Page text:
Criminal Justice

  • September 18, 2017
    Guest Post

    by Lauren Sudeall Lucas, Associate Professor, Georgia State University College of Law

    In imposing the most severe of sentences—the death penalty—our legal system expects and requires jurors to be fair and impartial.That requires them to refrain from making decisions based on race. What then would we make of a capital juror who questions whether black people “have souls” and suggested that a black defendant wasn’t “in the ‘good’ black folks category” but instead told an attorney in a sworn affidavit that the defendant was a “ni**er”? Allowing that juror to decide whether a black defendant should be sentenced to death would directly contradict the principles on which our legal system is based, and yet that is precisely what happened in the case of Keith Tharpe, who is scheduled for execution in Georgia on September 26.

  • September 18, 2017
    Guest Post

    by Christina Beeler, ACS Student Board member

    President Donald Trump seemingly endorses police brutality of suspects. He said, “like when you guys put somebody in the car and you’re protecting their head, you know, the way you put their hand over? Like, don’t hit their head and they’ve just killed somebody – don’t hit their head. I said, you can take the hand away, okay?” Although defenders insisted his remarks were made in jest, police departments all over the country rushed to condemn Trump’s remarks.

    Trump’s words brought up an old debate: should the protections of the Constitution extend only to those we deem worthy of empathy or is the Constitution there to protect even those who we may find abhorrent?

  • September 13, 2017
    Guest Post

    by Bidish Sarma

    *Sarma is an attorney who represents individuals sentenced to death and other harsh punishments including life without parole. He previously worked as a clinical teaching fellow at the Berkeley Law Death Penalty Clinic and staff attorney and Deputy Director of the Capital Appeals Project in New Orleans.

    The panoply of laws that govern the lives of individuals convicted of sex crimes after they have served their sentences is overwhelming. As this web of civil regulation has “grown into a byzantine code governing in minute details” how these people must live day-to-day, questions about these laws’ legitimacy and constitutionality are being litigated around the country. Several courts have struck down onerous and overbroad registration requirements that apply to offenders living in the community. Yet, questions persist, particularly where the government actually deprives individuals of their physical liberty. Civil commitment schemes specifically designed for sex offenders have been in vogue for more than two decades now. The U.S. Supreme Court approved some of these schemes as they took root, but it insisted that courts could bring constitutional scrutiny to bear if it turned out these schemes were punitive. The real test of that promise has now arrived.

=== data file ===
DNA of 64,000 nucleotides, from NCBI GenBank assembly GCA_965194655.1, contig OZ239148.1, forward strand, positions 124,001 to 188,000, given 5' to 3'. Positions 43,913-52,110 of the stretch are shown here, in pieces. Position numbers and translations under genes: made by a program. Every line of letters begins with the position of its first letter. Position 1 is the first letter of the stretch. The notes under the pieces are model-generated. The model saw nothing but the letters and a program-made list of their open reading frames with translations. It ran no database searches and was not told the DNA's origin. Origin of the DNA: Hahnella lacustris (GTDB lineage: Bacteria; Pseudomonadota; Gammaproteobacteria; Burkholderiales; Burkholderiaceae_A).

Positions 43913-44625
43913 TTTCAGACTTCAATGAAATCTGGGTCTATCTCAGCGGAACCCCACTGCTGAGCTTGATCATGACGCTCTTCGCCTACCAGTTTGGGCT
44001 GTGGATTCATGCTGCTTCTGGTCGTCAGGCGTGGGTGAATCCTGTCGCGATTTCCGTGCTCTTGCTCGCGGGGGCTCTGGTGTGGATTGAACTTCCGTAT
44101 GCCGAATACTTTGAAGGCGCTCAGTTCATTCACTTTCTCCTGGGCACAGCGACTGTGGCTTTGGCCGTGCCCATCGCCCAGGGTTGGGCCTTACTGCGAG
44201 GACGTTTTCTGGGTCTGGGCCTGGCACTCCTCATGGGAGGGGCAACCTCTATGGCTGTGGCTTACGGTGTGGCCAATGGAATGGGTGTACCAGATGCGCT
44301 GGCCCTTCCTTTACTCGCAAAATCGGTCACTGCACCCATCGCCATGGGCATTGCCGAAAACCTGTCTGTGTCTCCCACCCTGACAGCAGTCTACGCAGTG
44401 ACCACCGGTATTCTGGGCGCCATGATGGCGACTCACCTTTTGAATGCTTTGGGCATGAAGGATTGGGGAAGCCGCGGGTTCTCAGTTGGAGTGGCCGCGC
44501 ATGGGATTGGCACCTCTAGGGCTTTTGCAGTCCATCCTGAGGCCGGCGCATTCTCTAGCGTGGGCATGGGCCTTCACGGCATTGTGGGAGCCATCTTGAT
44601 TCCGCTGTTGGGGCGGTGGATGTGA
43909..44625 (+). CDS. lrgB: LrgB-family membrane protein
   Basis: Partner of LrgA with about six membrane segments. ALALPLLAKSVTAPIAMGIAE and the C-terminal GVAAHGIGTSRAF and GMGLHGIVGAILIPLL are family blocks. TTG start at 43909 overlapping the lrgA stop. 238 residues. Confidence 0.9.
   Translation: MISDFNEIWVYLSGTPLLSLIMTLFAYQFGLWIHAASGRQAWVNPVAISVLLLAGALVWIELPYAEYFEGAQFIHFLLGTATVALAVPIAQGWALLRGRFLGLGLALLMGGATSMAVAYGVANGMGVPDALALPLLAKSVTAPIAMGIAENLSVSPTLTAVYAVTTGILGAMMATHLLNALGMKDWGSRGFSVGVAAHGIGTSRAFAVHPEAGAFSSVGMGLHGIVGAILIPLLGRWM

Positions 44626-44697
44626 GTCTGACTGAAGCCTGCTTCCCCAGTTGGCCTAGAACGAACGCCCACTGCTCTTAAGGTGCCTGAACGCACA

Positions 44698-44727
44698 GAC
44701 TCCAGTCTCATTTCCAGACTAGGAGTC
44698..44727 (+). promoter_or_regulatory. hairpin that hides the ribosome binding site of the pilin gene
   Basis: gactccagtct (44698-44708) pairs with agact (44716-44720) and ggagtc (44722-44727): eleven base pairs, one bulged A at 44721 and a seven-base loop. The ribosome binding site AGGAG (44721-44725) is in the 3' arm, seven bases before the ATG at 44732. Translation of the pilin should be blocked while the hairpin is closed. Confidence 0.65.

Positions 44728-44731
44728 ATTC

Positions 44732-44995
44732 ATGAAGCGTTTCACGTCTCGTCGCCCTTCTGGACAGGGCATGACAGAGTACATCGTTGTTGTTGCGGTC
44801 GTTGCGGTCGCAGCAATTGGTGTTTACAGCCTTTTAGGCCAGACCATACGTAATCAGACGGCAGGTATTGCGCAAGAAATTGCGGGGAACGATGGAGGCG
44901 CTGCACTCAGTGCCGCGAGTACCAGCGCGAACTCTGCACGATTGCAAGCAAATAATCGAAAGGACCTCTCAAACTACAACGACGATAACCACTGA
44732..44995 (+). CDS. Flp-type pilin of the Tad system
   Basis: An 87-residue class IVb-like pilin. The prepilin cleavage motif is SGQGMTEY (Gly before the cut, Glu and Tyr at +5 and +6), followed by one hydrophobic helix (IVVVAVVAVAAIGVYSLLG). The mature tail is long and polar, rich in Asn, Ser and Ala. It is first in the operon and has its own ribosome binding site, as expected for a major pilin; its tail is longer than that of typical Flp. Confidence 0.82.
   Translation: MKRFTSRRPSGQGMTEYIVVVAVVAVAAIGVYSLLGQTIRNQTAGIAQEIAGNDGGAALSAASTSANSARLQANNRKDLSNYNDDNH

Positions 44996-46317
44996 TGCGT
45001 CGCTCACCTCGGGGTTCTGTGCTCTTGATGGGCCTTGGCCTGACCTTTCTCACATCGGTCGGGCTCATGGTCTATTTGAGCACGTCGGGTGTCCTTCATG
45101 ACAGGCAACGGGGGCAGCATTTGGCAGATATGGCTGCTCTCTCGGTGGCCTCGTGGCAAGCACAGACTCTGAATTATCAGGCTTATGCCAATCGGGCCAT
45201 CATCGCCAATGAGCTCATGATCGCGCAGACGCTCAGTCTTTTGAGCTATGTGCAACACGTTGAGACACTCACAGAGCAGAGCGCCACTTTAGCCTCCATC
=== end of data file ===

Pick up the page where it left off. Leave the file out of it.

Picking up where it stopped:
• September 1, 2017
    Guest Post

    by James Tierney, Lecturer on Law, Harvard Law School

    *This piece was originally posted on

    On Tuesday, the citizens of Chicago woke up to discover that their own Attorney General, Lisa Madigan, had sued the City of Chicago and its Police Department and is now asking a federal judge to force the City and other stakeholders to negotiate a consent agreement that would bring about long overdue police reform. Chicago Mayor Rahm Emanuel supports the lawsuit and stood with the Attorney General at her press conference. This odd coupling is the result of U.S. Attorney General Jeff Sessions backing away from an agreement in principle that followed a scathing U.S. DOJ report in January 2017 detailing civil rights violations by the Chicago police. Indeed, the U.S. DOJ initiated its pattern and practice investigation and issued its findings at the urging of General Madigan.

  • August 30, 2017
    Guest Post

    by Thomas Nolan, Associate Professor of Criminology, Merrimack College; 27-year veteran of the Boston Police Departmentpolice lights

    Attorney General Jeff Sessions addressed the 63rd Biennial Conference of the National Fraternal Order of Police (FOP) on Monday, August 28 in Nashville, Tennessee. In his remarks, he observed that the police are “fighting a multi-front battle” that is characterized by “an increase in violent crime, a rise in vicious gangs, an opioid epidemic, (and) threats from terrorism.” This set the stage for his depiction of law enforcement as the “thin blue line,” that is the only thing standing between “sanctity and lawlessness.” It was within this context that Sessions cited a rollback of former President Obama’s January 2015 Executive Order 13688, which established a Law Enforcement Equipment Working Group, a group charged with establishing guidelines and processes for law enforcement agencies’ acquisition of surplus military equipment from the federal government. In an executive order to be signed later in the day, the police would once again have unfettered access to surplus military equipment and be free to use federal funds to purchase military-grade weapons, ammunition, vehicles, aircraft, and other military equipment.